Friday, 24 August 2012

Fairy & Wind Caves

Fairy Cave and Wind Cave are situated on the northern part of Bau, which is a small town occupied by the Bidayuh tribe and the Chinese community. Bau is a town, 22 km from Kuching and is a popular mining area and served as the headquarters for Chinese rebels on 1858. But prior to reaching one of the most popular sites for picnics and day tours, you will pass through enthralling villages, farms, plantation of cocoa, pepper gardens, lush rainforest and rubber estates.

The Fairy and Wind caves were shaped over millions of years and includes predominantly of the remnants of primitive coral reefs which developed during that time. These coral reefs flourished on top of each other and upon expiring, it remained in tiers and layers causing it to ascend to extremely bulky floor of lime stones, usually several thousands of meters in depth. These caves are worth exploring as a lot of fairy tales is said to be connected to these magnificent caves. The opening of the cave is approximately 36 meters above the foot of the cliff and you have to prepare for the 100 flight of stairs heading up. Both Fairy and Wind limestone caves are partially enclosed in the middle of a tropical rainforest next to the picturesque limestone mounds. A few rock formations are similar to shapes of animals and important figures and turned into a spot that stirred religious curiosity for the locals. More over, one of the highlights of the cave is the crystal clear cold water stream that pours out of it.

The Fairy Cave is within the Batu Kapor site. Locally known as Gua Kapor, fairy cave is considered majestic and magical because it holds unique stalagmites and stalactites developed over millions of years and symbolized the Buddhist’s divine being which is believed to resemble Kuan Yin, who is the Goddess of Mercy for the Chinese.  Offerings and incense sticks can be observed on the built altars and shrines in the caves. And because it holds massive rock formations that resemble humans and animals, the Chinese people have built altars and shrines to their Taoist/Buddhist gods within the cave.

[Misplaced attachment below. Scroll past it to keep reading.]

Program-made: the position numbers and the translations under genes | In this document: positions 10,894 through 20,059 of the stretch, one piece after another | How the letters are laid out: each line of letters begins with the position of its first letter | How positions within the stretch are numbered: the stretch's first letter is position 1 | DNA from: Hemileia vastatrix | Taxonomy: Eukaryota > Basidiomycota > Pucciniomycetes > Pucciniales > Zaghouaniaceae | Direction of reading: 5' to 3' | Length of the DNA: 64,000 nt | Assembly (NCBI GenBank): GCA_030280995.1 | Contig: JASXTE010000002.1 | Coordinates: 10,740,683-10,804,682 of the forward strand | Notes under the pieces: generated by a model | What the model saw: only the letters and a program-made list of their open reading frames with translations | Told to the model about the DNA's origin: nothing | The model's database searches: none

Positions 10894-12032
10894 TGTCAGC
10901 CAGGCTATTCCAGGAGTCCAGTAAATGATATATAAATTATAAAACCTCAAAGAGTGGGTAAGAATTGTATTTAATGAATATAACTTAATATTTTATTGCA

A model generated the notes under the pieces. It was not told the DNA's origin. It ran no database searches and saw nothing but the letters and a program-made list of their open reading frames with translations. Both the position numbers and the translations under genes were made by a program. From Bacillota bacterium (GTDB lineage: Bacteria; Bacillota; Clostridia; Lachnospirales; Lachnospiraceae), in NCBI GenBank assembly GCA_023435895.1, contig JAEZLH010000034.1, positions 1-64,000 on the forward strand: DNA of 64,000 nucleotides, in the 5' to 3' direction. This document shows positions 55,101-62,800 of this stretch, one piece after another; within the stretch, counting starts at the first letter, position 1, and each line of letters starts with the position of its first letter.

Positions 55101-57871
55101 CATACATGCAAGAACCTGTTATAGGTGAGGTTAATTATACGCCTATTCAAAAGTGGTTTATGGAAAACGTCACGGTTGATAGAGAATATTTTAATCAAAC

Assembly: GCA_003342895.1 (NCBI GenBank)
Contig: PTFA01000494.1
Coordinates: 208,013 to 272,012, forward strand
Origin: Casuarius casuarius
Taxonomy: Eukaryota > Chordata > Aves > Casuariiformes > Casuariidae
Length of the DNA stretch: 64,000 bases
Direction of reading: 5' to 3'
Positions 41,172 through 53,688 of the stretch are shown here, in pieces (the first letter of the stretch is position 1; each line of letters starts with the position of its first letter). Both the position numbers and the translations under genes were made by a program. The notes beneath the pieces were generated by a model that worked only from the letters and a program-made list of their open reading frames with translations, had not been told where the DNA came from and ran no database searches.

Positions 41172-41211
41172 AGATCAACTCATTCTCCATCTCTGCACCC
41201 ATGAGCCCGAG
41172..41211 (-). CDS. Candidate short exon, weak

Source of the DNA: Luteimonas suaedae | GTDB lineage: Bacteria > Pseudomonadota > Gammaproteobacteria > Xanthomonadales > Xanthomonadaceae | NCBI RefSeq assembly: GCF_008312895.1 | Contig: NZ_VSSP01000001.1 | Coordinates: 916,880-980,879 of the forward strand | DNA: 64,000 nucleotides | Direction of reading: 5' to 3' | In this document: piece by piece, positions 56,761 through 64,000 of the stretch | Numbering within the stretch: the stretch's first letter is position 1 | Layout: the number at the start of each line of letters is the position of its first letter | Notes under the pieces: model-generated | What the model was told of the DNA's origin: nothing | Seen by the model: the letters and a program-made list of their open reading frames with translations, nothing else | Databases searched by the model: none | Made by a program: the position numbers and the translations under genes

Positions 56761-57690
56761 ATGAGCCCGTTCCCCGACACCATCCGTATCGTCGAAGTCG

The Windy Cave is named so, because you will feel the heavy breeze inside the cave.  This cave was discovered by early spelunkers in 1865. Proof of ancient occupancy was also discovered in windy cave depicted by shells and clay jugs or basins. In 1930’s, there was a gold rush and the miners worked to dig a hollow inside the cave. The opening of the cave is reached through a short path. When you finally reach the end of the cave, you will notice a running river and it is called Sungai Sarawak Kanan. Visitors can also enjoy and discover the stalagmites and stalactites in this cave while also viewing thousands of bats and swiftlets which is inhabits the cave.

This is definitely one of the must-see spots when you reach Kuching. The place doesn’t only look enticing but the tales and the history behind these caves are worth exploring in Malaysia.

Travel Tips:
  • Wear low-heeled walking shoes with non-slip soles (I was just too vain and wore sandals, couldn’t go far though)
  • Visit the exhibit center for informative descriptions and photos
  • Pack some picnic lunch & snacks
  • Bring extra clothes for change as you might be tempted to jump into the river for a refreshing bath!

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